(Bloomberg) — Kioxia Holdings Corp., the memory chipmaker spun out of Toshiba Corp. in 2018, said it will postpone its plans for an initial public offering on the Tokyo Stock Exchange. Toshiba shares tumbled.
Kioxia had been scheduled to set its final pricing on Monday before a listing next month. Kioxia estimated earlier this month its IPO would raise as much as 306.7 billion yen ($2.9 billion).
But the company had to moderate its fundraising expectations because of a market buffeted by U.S.-China trade tensions. The company had originally projected an offering in August at 3,960 yen a share, but then lowered that to 2,800 yen to 3,500 yen.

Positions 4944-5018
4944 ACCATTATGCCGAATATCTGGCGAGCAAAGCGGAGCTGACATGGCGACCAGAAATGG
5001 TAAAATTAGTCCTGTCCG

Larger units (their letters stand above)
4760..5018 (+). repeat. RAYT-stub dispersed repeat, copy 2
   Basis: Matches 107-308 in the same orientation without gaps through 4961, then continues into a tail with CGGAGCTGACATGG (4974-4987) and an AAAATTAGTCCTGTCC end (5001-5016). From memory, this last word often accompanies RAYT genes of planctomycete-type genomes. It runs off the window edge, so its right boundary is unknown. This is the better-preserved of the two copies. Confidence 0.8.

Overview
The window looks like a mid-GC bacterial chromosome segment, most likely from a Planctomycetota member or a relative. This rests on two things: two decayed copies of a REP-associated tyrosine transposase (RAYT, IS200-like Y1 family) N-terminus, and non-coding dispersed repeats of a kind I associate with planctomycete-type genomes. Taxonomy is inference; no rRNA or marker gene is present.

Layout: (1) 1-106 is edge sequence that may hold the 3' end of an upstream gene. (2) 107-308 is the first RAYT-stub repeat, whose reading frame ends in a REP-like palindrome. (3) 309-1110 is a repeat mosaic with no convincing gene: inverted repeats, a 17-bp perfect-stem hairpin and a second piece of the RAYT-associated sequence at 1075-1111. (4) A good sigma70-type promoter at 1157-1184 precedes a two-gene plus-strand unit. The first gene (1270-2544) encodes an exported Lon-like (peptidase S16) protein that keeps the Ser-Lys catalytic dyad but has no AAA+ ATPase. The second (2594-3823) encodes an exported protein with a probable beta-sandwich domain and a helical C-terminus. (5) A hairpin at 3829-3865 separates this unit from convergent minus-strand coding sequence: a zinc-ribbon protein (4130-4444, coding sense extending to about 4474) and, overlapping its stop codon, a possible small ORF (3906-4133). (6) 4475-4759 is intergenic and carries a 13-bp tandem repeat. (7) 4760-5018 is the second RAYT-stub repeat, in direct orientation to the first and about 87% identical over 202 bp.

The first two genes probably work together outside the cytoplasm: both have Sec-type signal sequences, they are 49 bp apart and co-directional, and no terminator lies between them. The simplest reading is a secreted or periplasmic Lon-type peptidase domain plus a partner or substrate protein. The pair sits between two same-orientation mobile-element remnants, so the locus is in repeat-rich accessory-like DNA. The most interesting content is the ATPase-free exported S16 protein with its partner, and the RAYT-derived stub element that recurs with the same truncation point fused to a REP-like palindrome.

“While we received significant interest from many investors, the lead underwriters and Kioxia do not believe it is in the best interest of current or prospective shareholders to proceed with the IPO at this time of continued market volatility and ongoing concerns about a second wave of the pandemic,” Nobuo Hayasaka, president and chief executive officer, said in a statement.
Toshiba shares fell as much as 8.6% in Tokyo trading.
Toshiba, a Japanese conglomerate founded in the 1800s, invented flash memory three decades ago, but suffered a series of missteps in recent years. The Japanese company had to sell the business to a group of investors led by Bain two years ago to pay for losses at its bankrupt nuclear power unit, though Toshiba retained a 40% stake.
Toshiba Memory Targets Acquisitions Enroute to an IPO in 3 Years
Kioxia and Bain are expected to seek an IPO later as market conditions improve.
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